fans descending on the Ukraine city of Lviv for Euro 2012 are being
urged to boycott a restaurant deemed anti-Semitic by Jewish advocacy
groups. The Golden Rose tavern is on the Simon Wiesenthal Center’s
blacklist due to themes that include Klezmer music, stereotypical
attire and price haggling – all of which have been blasted by Lviv’s
A Jewish non-governmental organization Thursday urged Euro 2012 fans not to visit
a restaurant in the Ukrainian city of Lviv, accused of running an "anti-Semitic" theme.
Diners "At the Golden Rose" tavern in the city centre are treated to Klezmer music, given black hats with
black sidelocks to wear and are told to haggle over the price of
The small number of Jews left in Lviv have called
it an outrage and a mockery, especially since the city's once proud
and vibrant Jewish community was virtually wiped out in the Holocaust.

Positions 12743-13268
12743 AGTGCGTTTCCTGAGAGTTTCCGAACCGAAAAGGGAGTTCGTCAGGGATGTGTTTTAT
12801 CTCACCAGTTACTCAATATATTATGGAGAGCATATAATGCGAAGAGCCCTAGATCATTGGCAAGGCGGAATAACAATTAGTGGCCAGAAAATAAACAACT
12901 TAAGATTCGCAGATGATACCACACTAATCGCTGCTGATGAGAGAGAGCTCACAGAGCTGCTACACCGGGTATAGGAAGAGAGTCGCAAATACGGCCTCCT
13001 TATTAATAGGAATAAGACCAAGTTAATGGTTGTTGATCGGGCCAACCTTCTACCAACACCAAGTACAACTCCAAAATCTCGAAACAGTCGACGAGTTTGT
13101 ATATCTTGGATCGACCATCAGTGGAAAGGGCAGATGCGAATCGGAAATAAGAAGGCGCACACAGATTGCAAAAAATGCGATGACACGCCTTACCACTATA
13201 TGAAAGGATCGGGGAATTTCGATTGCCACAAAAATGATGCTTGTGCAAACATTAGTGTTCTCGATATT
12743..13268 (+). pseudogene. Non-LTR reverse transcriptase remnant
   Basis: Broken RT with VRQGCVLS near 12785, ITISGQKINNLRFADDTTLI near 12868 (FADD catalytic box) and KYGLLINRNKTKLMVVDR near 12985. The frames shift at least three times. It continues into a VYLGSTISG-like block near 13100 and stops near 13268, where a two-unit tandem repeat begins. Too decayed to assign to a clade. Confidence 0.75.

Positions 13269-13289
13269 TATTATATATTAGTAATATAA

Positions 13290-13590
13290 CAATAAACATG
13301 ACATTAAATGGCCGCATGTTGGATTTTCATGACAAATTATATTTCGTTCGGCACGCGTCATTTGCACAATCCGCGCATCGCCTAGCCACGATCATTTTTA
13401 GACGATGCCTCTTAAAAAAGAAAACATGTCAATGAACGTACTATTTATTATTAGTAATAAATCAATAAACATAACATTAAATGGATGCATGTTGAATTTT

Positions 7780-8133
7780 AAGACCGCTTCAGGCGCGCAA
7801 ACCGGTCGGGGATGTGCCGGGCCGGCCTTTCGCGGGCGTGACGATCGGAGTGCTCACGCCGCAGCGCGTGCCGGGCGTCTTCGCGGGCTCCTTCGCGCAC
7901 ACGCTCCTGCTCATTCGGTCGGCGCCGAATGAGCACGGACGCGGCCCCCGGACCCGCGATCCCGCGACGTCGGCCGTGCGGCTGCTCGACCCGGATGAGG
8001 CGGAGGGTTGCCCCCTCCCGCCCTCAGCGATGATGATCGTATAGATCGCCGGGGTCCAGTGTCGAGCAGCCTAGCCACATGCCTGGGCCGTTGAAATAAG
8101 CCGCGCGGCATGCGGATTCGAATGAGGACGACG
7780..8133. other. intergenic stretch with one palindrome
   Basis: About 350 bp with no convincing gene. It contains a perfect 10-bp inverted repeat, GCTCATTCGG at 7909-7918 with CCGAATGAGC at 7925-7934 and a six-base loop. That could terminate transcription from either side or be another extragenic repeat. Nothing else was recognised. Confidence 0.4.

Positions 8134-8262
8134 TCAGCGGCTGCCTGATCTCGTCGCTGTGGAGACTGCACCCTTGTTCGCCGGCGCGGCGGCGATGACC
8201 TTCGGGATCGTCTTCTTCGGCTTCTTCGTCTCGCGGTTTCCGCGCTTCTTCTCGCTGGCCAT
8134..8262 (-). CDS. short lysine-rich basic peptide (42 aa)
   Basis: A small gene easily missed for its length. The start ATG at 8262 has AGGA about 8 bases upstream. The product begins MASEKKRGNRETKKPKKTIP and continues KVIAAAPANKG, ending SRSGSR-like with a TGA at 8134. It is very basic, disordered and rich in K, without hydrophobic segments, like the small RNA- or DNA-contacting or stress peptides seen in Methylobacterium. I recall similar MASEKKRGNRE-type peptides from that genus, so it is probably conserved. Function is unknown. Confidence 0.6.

The eatery is part of a chain of restaurants with
gimmicky historical themes, whose owners have said they want to give
a feel of Jewish life before World War II.
Efraim Zuroff, of the Simon Wiesenthal Centre, which
strives to bring ex-Nazis to justice and raise Holocaust awareness,
said haggling Jews were a "notorious" Eastern European anti-Semitic stereotype.
He also called for a boycott of "Kryvika," another
restaurant in the chain.
Designed as a bunker and translated as "hide-out," it
pays tribute to Ukrainian nationalist forces, "who collaborated with the Nazis and whose supporters participated in the mass
murder of local Jews in 1941."
By visiting these restaurants, football fans would
unwittingly support far-right views and "insult" the memory of tens of thousands of Holocaust victims from Lviv, murdered by
the Nazis and their Ukrainian collaborators, he said in a statement.
Lviv hosts three Euro 2012 Group B games.